mod$state() #> [,1] [,2] [,3] [,4] [,5] [,6] [,7] [,8] #> [1,] 1000 1000 1000 1000 1000 1000 1000 1000 #> [2,] 10 10 10 10 10 10 10 10 #> [3,] 0 0 0 0 0 0 0 0 #> [4,] 0 0 0 0 0 0 0 0 #> [5,] 0 0 0 0 0 0 0 0 mod$shape()
#>  8

(why NULL? because if you tried c(5, 1, 8) and c(5, NULL, 8) you would see the same values as the two state vectors above).

Further options are useful! Suppose in our previous case, the 8 parameter sets were themselves structured in some block, representing two groups of four parameter sets. To indicate this we create a list with dimensions:

dim(pars) <- c(4, 2)
pars
#>      [,1]   [,2]
#> [1,] list,1 list,1
#> [2,] list,1 list,1
#> [3,] list,1 list,1
#> [4,] list,1 list,1

Then, when creating the object these dimensions will be applied to the data

mod <- sir$new(pars, 0, NULL, pars_multi = TRUE) mod$state()
#> , , 1
#>
#>      [,1] [,2] [,3] [,4]
#> [1,] 1000 1000 1000 1000
#> [2,]   10   10   10   10
#> [3,]    0    0    0    0
#> [4,]    0    0    0    0
#> [5,]    0    0    0    0
#>
#> , , 2
#>
#>      [,1] [,2] [,3] [,4]
#> [1,] 1000 1000 1000 1000
#> [2,]   10   10   10   10
#> [3,]    0    0    0    0
#> [4,]    0    0    0    0
#> [5,]    0    0    0    0
mod$shape() #>  4 2 These options have implications for a number of methods, and for the basic running of the simulation. For example, when we run our model with structured parameters: res <- mod$simulate(0:10)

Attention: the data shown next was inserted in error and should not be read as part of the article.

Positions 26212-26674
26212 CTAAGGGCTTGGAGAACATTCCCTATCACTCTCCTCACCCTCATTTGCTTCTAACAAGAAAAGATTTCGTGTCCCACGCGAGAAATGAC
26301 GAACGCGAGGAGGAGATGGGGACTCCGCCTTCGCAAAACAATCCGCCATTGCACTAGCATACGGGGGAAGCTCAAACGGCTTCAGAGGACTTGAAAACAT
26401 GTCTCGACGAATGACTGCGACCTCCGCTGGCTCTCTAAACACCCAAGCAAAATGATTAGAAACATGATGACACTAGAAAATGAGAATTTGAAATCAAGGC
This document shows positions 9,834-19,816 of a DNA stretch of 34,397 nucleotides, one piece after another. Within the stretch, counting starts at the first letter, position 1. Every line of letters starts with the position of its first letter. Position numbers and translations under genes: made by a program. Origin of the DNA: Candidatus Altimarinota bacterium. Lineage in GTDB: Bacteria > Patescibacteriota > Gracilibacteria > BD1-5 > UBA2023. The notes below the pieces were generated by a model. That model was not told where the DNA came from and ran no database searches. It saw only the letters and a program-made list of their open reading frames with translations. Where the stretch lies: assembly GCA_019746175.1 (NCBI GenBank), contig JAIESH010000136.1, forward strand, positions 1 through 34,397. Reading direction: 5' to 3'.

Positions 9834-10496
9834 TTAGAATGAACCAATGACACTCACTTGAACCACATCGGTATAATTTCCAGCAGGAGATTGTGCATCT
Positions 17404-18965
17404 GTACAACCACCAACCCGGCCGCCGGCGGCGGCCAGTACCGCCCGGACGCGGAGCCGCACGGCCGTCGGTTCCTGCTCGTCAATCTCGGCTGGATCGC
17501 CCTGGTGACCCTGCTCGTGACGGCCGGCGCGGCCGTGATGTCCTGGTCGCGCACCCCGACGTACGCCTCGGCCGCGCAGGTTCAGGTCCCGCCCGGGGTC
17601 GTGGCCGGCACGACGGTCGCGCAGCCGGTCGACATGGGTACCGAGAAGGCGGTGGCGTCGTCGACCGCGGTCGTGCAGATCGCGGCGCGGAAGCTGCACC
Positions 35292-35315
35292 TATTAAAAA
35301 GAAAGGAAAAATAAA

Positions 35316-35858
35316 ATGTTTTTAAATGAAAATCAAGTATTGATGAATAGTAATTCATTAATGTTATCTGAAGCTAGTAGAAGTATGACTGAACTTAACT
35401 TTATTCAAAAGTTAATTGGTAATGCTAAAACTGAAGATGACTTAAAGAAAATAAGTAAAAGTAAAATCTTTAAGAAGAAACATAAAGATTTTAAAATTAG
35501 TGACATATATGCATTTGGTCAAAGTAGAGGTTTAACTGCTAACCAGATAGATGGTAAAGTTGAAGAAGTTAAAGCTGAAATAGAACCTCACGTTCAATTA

dim(res)
#>   5  4  2 11

Here the simulation output has dimensions:

• 5 - the number of state variables
• 4 - the first value of mod$shape(), as the first dimension of the parameters • 2 - the second value of mod$shape(), as the second dimension of the parameters
• 11 - the number of timesteps recorded in the simulation

Conversely if we’d also replicated parameters with this set of parameters we might see

mod <- sir$new(pars, 0, 3, pars_multi = TRUE) mod$shape()
#>  3 4 2
dim(mod$simulate(0:10)) #>  5 3 4 2 11 Again here note that mod$shape() is sandwiched between the number of state variables and number of timesteps.

## Considerations

There are a few helpful things on single parameter objects that become ambiguous or awkward with multi-parameter objects. Starting with a single parameter object:

pars <- list(beta = 0.1)
mod <- sir$new(pars, 0, 8) We might set all particles to have the same initial state: mod$update_state(state = c(1000, 10, 0, 0, 0))
mod$state() #> [,1] [,2] [,3] [,4] [,5] [,6] [,7] [,8] #> [1,] 1000 1000 1000 1000 1000 1000 1000 1000 #> [2,] 10 10 10 10 10 10 10 10 #> [3,] 0 0 0 0 0 0 0 0 #> [4,] 0 0 0 0 0 0 0 0 #> [5,] 0 0 0 0 0 0 0 0 or we might set each particle to a different state, perhaps representing some stochasticity in starting values n <- rpois(8, 10) mod$update_state(state = rbind(1010 - n, n, 0, 0, 0))
mod\$state()
#>      [,1] [,2] [,3] [,4] [,5] [,6] [,7] [,8]
#> [1,] 1001  993  998 1003 1002 1008 1002 1000
#> [2,]    9   17   12    7    8    2    8   10
#> [3,]    0    0    0    0    0    0    0    0
#> [4,]    0    0    0    0    0    0    0    0
#> [5,]    0    0    0    0    0    0    0    0

The difference here is the dimension of the new state. Recall that the state will always be in the form

n_state, shape, ..., shape[n]

If the dimension lacks the first element of shape, and if there is more than one particle per parameter set, then we replicate state across all particles that share that parameter set.